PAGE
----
approval without the need for the traditional Phase Three.
-- Will actively monitor and evaluate clinical trials with an
eye toward facilitating them.
-- Will continue to safeguard patient safety via a variety of
mechanisms by incorporating informed consent and institutional
review board approval during the clinical trial stage, as well
as adverse drug reaction reporting throughout the research,
approval and post-marketing stages.
-- If preliminary analysis of the Phase Two results appears
promising, will provide a treatment protocol so groups of
desperate patients can receive a drug before its approval for
-- While statutory standards of safety and effectiveness apply
to all drugs, will review drugs for life-threatening conditions
on the basis of risk-benefit analysis, keeping in mind the
severity of the disease.
-- When appropriate, approve a drug and seek an agreement from
the sponsor to conduct certain postmarketing studies providing
additional information on risks, benefits and optimal uses and
-- Focus FDA's regulatory research on issues that may help
products be evaluated earlier.
The early release of experimental drugs to patients in
life-threatening situations -- the "Treatment IND" -- meshes
with today's policy. It was announced initially on May 22,
1987, also at the Task Force's request, and took effect a month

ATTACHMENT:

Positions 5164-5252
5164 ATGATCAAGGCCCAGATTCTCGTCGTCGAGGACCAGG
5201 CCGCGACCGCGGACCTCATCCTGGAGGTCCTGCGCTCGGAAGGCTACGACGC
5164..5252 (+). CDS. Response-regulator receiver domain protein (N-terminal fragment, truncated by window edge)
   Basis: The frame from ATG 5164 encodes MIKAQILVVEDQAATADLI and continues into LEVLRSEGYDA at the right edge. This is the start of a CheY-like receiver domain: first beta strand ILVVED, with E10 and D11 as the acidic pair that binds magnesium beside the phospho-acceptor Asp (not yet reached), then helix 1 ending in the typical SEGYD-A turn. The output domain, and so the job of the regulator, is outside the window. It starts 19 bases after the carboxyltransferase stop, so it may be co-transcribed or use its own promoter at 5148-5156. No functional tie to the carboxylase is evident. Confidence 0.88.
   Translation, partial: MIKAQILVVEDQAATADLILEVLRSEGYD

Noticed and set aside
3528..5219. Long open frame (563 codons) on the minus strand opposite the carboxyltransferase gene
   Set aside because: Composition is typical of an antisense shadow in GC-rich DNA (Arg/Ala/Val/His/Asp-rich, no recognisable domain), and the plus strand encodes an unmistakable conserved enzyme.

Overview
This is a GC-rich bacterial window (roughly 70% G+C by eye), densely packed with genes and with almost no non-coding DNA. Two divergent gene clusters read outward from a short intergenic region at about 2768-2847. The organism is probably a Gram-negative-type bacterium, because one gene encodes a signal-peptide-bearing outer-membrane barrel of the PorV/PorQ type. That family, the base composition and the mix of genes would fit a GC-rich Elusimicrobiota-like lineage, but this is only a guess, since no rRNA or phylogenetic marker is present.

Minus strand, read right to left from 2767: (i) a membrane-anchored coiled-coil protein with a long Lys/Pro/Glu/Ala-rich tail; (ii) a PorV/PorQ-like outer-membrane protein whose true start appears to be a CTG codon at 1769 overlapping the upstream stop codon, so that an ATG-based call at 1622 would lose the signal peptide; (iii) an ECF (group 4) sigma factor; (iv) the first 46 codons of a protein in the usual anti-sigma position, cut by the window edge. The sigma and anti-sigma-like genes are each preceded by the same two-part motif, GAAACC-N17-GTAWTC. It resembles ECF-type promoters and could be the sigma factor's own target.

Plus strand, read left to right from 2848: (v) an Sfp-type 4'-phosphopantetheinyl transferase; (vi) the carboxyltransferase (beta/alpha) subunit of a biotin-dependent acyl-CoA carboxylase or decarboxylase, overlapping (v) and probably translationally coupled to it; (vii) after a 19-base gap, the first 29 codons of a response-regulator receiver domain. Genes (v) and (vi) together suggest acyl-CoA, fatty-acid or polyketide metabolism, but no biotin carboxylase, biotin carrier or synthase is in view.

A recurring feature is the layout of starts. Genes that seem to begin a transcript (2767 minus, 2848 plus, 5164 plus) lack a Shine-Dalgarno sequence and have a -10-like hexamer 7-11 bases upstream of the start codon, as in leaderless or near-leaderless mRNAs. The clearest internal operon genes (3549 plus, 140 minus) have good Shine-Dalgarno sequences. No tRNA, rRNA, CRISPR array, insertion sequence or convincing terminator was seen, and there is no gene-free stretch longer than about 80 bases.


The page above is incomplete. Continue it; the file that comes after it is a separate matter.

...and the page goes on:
FDA has long given AIDS-related products "1-AA" status. This
means, for example, that our drug reviewers and staffs give
highest priority to potential AIDS therapies.
This new plan, and our previous steps, show, I believe, that
FDA is not "part of the problem" but an integral, aggressive
part of the solution to AIDS and other diseases. In this plan,
we have worked to promote the best science -- in the best time.
This plan is another step, a particularly significant step,
along the path toward providing therapies quickly for the
desperately ill. It recognizes that that short pathway
involves well-controlled trials designed to answer questions
I don't want to over-promise, however. This procedure won't
create breakthroughs where they don't exist. It won't create
genius, or sudden insights into the workings of a disease. It
won't eliminate the need for brainpower, money and hard work --
and, I might add, prayer -- but it can help medical scientists
capitalize more quickly on any breakthroughs we realize.
I hope it will help ensure that some key drugs and biologics go
through human research and FDA's review in the minimum time. I
hope it will let scientists seize upon promising therapies and
move them more quickly to where they count, our patients.